Wednesday, January 25, 2006

Baby It’s Cold Inside

The gas bill arrived. The envelope notified me of “important messages inside.”

Besides, “prepare to empty your savings account,” I wondered what Peoples Energy could possibly add to the discussion that hadn’t already been said a hundred times over by experts on every media outlet since last September. We get the picture already—gas prices are sky high.

Oh, right, Peoples Energy is not responsible for the cost of heat. They just deliver the gas. It’s those nasty folks at OneOk Energy Services, Occidental Energy Marketing, Tenaska Marketing, ConocoPhillips and BP Canada who are gouging us (**my interpretation, not Peoples’ actual language). I’d never heard of half these companies; I’m sure they appreciate the shout-out in Peoples’ mailer.

I opened the bill. $114.76. About $12 less than last year. That’s right—I said less. How can that be, you ask? Simple. We’re freezing our asses off.

I hate being cold. But I hate being poor even more. So we’ve turned the thermostat down from 71 to 67 degrees.

Not that the temperature in our condo ever approaches 67 except for the spot in the hallway where the thermostat is located. Our building was constructed circa 1920, apparently prior to the invention of insulation, and rehabbed haphazardly in 1999, when the comfort of the residents was not one of the developer’s priorities. Our unit has south, west and east exposure. The heating vents are positioned for maximum inefficiency, located in the ceiling (9 feet high where the warmth tends to congregate) and sparse in number. There are none at all in the kitchen, which doubles as the rear entry, and the two in the master bedroom stare 13 feet across at the windows opposite. The thermostat sits snugly between interior walls. Save for days featuring sub-zero wind chills, the furnace is scarcely told to run.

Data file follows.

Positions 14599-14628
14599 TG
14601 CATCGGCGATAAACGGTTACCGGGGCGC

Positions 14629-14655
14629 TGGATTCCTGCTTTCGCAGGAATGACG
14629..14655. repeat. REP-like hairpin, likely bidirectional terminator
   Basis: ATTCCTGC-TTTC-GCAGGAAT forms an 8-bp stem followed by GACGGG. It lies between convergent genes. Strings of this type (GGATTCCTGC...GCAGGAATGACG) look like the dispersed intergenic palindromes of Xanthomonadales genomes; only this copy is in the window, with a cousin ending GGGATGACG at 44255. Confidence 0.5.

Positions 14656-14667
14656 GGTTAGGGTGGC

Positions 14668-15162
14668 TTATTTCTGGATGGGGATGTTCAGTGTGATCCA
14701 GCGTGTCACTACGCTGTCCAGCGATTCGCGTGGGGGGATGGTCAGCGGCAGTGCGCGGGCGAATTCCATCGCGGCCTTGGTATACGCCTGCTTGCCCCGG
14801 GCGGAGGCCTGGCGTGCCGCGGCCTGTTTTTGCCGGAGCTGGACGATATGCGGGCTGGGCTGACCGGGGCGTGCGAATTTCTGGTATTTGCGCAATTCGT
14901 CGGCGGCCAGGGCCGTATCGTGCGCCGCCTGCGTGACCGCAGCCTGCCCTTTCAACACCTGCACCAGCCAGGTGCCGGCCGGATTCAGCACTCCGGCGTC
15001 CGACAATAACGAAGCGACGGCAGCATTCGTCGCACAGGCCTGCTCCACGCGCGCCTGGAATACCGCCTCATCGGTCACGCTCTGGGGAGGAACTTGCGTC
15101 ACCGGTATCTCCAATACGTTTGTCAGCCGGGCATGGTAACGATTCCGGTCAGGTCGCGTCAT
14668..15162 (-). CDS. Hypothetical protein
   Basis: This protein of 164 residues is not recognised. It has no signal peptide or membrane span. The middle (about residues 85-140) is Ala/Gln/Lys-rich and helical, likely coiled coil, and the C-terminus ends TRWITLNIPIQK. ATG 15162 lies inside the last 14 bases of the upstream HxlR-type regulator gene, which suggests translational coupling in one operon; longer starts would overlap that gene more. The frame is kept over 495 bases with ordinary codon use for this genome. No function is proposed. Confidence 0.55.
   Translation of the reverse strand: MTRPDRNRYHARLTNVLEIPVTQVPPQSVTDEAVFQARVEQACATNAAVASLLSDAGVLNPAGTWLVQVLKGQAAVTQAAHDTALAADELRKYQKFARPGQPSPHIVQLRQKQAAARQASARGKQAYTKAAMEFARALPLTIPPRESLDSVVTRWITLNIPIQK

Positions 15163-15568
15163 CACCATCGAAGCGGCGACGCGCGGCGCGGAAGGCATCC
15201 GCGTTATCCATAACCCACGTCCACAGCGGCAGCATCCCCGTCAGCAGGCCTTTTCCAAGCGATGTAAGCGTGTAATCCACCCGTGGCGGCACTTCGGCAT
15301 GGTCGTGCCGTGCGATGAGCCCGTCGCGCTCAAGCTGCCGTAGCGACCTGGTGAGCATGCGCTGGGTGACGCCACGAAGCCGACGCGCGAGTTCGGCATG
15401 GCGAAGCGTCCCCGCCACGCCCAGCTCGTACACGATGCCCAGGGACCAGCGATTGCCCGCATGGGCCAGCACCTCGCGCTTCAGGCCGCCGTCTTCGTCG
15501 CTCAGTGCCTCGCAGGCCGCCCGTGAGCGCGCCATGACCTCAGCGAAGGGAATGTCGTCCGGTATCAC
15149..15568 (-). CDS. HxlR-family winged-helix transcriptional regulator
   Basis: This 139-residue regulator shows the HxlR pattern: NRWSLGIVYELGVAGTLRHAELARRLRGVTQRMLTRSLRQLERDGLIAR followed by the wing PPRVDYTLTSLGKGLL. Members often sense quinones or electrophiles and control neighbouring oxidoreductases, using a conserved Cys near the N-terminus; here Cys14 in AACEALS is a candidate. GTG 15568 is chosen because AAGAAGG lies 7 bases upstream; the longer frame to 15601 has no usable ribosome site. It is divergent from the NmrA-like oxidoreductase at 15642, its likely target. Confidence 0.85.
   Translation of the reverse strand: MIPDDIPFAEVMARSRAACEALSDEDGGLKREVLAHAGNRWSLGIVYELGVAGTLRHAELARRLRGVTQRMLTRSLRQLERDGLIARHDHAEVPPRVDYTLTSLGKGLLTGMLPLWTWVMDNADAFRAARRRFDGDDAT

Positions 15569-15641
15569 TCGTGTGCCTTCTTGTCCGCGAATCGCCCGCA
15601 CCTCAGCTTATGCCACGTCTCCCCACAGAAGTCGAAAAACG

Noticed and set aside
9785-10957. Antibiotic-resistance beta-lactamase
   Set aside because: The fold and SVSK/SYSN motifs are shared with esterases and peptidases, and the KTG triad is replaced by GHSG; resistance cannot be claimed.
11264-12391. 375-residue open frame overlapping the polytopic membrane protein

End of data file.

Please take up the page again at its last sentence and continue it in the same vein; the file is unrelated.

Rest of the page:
Were one to traverse barefoot east (living room) to west (bedroom) one would move from comfort, to chilly, to artic. But one never walks about in less than a double layer of stockings and slippers. I’m guesstimating actual air temp in our bedroom is somewhere in the 50s. I can’t see my breath, but there’s frost on the inside of the windows.

I’ve done my father proud.

I grew up during an energy crunch. Back then, our arch nemesis was the Electric Company. Waging unilateral war against Toledo Edison, Dad kept the house in the mid-60s range. The tip of my nose was constantly chilled, my fingertips perpetually purpled. I suppose my father thought I carried around my childhood “bankie” for Linus-like security. Not so. I needed the extra layer for warmth.

We quickly earned a reputation among our extended family. Relatives would arrive for Christmas dinner packing extra sweaters along with their casseroles and pumpkin pie. My aunt would plead for a fire in the fireplace, plant her chair in front of the flames and vacate the hot seat only for bathroom breaks.

Pops taught us well.

A flurry of emails made the rounds among my siblings in November. Matt was holding out until Thanksgiving to switch on his furnace. “Our apartment got down to 57 degrees last night. Yikes!” Dave and I had engaged in a bit of “How Low Can It Go” ourselves, but caved the day he came home from work and found me wearing two sweatshirts and a scarf. Indoors. The thermostat read 64.

We got a note from Dad in early January. “Got my bill today and it was $344. Which is $94 more than last year and a 38% increase.” (Some fathers collect Playboys. My dad has stacks of spiral notebooks that chart utilities and other household expenses back to the 1960s.)

Based on his calculations, I was prepared to write a check to Peoples in the neighborhood of $175. When I saw $114, I immediately called Dad to gloat. I had beaten the Heat Miser at his own game.

Now I can take that $12 in savings and buy another pair of long johns.


Twenty-four days into the New Year, I have broken one of my resolutions. I vowed not to eat cookies, chocolate chips and popcorn for dinner. I begin today with renewed commitment.


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